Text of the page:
April 14, 2022 3:06 pm
When it comes to the role and behavior of the United States on the Ukrainian crisis, one of the most frequent criticisms leveled at the administration of President Joe Biden is that it is not really interested in resolving the conflict but that it wants to provoke Putin to justify a military escalation. and regime change in Moscow.
These criticisms grew stronger after Biden’s speech in Warsaw on March 26. Many have interpreted his words against Putin, “a butcher” who “cannot remain in power”, as a further demonstration of the warfare not only of the White House in the Ukrainian crisis but, more generally, of US society as a whole. The idea that the United States is a country that irremediably tends towards military interventionism and imposing its will on the rest of the world – regardless of who the president is – is one of those prepackaged theses that have been abounding in the analyzes of the last month and half, and which do not help to understand the Ukrainian crisis or the potential consequences for international politics.
The orientation of Americans on wars and their country’s position in the world has changed a lot over the years, and in any case it is never homogeneous at any given historical moment. It is important to bear this in mind if we are to try to understand the choices made in Washington.
Public opinion has changed
The tragic consequences of the wars in Afghanistan and Iraq, explains an article published some time ago in FiveThirtyEight, have made public opinion much less inclined to accept the possibility of sending US soldiers abroad. “When George W. Bush’s war on terror spread to Iraq in 2003, an overwhelming majority of Americans (76 percent) supported the invasion. Eight years later, in 2011, a new majority was against striking the Libyan regime during the Arab Spring. And in 2017 only 50 percent of public opinion approved the attacks launched by Donald Trump to punish the Syrian dictator Bashar al Assad for the use of chemical weapons “.
Demographic changes also help explain this dynamic. Over the years, an increasingly large share of the electorate is made up of adults who were born and raised after the end of the Cold War or after the attacks of 11 September 2001. These generations (more racially diverse) tend less than the previous ones to think that the United States is threatened, so they are less interested in foreign policy and more in internal problems. However, this does not mean that Americans have withdrawn completely from the world or that they are hopelessly on isolationist positions. A poll by the Chicago council on global affairs shows that a majority of the US public is in favor of initiatives to defend threatened allies.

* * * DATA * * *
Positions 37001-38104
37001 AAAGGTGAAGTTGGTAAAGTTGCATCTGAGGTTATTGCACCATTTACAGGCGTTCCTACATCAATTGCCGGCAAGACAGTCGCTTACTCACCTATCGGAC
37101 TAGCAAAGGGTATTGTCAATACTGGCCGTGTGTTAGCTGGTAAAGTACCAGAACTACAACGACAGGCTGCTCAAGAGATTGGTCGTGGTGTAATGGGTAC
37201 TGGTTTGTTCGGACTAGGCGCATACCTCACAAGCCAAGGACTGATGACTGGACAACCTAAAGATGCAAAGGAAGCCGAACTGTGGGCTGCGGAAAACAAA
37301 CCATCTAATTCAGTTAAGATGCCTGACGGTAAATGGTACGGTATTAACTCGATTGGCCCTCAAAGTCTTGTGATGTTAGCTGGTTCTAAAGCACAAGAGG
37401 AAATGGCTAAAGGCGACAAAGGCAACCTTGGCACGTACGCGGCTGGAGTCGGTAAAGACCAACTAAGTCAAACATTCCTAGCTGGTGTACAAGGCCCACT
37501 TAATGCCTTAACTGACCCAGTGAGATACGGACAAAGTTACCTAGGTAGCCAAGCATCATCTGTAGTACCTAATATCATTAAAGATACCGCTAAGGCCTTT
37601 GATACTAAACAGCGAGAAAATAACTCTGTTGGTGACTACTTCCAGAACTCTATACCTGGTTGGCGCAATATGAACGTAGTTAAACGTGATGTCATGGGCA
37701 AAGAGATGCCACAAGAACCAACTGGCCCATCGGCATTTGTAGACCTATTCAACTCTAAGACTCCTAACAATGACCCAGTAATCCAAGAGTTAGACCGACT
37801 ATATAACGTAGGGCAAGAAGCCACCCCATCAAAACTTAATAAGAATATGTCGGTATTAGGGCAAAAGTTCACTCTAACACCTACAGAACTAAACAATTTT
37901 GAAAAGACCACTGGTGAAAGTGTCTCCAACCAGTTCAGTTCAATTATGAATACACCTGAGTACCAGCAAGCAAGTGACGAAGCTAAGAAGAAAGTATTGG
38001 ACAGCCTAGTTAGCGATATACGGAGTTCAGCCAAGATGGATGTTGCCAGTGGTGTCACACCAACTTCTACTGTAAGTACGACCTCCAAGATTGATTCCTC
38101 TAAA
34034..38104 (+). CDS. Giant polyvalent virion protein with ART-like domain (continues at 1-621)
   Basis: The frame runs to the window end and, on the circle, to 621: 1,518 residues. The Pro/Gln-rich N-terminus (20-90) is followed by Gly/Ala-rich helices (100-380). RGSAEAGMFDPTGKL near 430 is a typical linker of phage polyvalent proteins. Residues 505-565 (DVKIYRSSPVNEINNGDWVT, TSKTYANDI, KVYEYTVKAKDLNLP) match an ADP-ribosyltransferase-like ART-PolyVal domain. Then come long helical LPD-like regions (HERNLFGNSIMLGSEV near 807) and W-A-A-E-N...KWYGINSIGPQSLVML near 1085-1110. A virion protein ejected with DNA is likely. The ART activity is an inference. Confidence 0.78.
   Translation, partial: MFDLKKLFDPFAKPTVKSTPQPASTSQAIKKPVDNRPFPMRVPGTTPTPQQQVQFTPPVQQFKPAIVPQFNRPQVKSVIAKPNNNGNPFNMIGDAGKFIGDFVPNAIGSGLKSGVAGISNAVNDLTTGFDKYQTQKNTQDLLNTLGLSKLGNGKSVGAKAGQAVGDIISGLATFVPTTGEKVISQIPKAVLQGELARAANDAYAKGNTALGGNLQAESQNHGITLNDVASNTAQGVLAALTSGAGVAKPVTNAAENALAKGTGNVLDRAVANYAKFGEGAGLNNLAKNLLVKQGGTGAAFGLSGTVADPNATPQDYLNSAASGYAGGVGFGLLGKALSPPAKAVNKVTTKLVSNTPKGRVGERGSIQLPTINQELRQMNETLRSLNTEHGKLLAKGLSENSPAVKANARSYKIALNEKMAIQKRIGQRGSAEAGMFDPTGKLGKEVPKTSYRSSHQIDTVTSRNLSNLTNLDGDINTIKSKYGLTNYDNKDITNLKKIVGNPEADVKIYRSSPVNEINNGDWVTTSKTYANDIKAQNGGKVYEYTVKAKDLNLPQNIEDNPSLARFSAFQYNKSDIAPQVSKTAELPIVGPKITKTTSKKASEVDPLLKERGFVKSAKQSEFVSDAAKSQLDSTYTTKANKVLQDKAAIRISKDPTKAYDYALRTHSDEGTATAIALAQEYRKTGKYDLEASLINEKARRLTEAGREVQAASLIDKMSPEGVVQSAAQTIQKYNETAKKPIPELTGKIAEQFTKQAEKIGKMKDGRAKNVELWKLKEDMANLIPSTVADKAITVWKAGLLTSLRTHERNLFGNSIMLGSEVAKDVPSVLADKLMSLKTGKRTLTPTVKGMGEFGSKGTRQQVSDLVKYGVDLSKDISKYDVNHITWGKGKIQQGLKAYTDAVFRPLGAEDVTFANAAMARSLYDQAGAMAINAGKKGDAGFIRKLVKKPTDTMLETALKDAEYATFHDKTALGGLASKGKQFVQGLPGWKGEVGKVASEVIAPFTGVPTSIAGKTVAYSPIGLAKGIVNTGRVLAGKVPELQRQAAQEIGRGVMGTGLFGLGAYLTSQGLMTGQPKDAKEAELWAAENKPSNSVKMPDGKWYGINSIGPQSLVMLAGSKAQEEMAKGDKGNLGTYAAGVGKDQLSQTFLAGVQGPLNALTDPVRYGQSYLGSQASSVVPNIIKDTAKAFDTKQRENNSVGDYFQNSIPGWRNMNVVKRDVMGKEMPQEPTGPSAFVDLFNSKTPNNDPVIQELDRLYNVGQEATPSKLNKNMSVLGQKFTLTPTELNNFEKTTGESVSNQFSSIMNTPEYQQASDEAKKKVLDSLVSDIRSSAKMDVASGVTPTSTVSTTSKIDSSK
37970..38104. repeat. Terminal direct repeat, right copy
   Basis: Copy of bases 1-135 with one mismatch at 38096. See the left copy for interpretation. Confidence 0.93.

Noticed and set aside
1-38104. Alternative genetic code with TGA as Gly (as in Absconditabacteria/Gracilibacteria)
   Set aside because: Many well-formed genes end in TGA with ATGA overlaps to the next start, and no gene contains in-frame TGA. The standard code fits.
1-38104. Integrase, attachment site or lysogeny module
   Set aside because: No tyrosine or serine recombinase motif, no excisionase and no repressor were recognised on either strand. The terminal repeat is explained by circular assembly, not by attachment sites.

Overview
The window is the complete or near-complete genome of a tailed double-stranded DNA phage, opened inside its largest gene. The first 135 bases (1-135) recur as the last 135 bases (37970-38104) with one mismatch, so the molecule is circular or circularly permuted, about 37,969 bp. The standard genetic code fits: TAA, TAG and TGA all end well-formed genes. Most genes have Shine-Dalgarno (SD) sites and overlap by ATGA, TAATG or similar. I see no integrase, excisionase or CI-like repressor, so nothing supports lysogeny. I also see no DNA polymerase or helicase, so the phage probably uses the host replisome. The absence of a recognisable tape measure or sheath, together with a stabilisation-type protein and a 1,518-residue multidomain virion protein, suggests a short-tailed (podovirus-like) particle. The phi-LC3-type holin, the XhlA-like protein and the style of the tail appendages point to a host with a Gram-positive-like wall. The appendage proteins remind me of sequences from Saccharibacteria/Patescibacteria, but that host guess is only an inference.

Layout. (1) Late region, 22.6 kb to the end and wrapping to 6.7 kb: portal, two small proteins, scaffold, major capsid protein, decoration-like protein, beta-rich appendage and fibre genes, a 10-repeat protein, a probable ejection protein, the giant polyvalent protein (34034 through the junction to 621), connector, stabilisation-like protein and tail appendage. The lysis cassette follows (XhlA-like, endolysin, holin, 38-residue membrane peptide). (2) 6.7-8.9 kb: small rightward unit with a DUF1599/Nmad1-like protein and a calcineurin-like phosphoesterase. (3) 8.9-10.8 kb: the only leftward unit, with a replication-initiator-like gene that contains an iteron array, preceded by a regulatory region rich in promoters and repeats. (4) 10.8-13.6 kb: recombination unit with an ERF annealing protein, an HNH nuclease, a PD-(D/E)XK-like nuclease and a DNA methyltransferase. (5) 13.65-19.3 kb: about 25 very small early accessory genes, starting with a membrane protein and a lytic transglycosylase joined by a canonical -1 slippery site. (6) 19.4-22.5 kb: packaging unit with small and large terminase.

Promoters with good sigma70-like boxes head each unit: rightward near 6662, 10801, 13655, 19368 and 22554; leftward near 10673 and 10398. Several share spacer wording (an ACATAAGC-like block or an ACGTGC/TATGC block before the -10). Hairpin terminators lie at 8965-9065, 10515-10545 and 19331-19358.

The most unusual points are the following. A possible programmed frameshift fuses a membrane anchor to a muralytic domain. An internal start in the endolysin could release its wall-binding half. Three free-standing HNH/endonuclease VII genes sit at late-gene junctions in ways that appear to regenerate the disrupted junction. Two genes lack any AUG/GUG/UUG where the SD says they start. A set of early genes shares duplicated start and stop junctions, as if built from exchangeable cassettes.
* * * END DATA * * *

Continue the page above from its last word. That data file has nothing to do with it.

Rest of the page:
This brings us to Ukraine. Polls conducted so far show that the vast majority of US public opinion (more than 80 percent) want to do what they can to help the country but without directly intervening in the conflict. An orientation that basically fits perfectly with the way in which the Biden administration has managed the crisis so far: to give the Ukrainians the weapons they need to repel Russia (anti-tank weapons and anti-aircraft missiles), but not those that could put the Ukraine in a position to attack Russia (tanks and military aircraft); approve far-reaching economic sanctions but without calling for a total freeze on Russia’s energy exports, as the Obama administration did with Iran in 2012.
Biden’s speech in Warsaw on March 26, the one that made Europeans indignant, is also part of this scenario. The president, addressing Putin, said: “Do not even think about entering even an inch of NATO territory”. According to the Economist, “the Ukrainians interpreted that phrase as a green light for the Russians to give their worst in Ukraine. Likewise, by saying ‘we must prepare for a long battle’, he meant that the United States will do nothing to stop the horrors soon ”.
This deliberate ambiguity is naturally explained by the fact that Russia is a nuclear power, but also by the fact that Ukraine is not at the center of US interests as Taiwan is, for example, and that the US feels threatened. much more from China than from Russia.
With the Russians increasingly in trouble on the battlefield, the Economist continues, “pressure will increase in Washington on Biden to help Volodimyr Zelensky in any way he can defeat the Russian army. A victory by the Ukrainians would revitalize democracy and could even lead to Putin’s downfall. But Biden is more interested in what will happen in the long run: Ukraine is defending itself, Russia is weakening and China is paying a political cost for supporting Putin ”.
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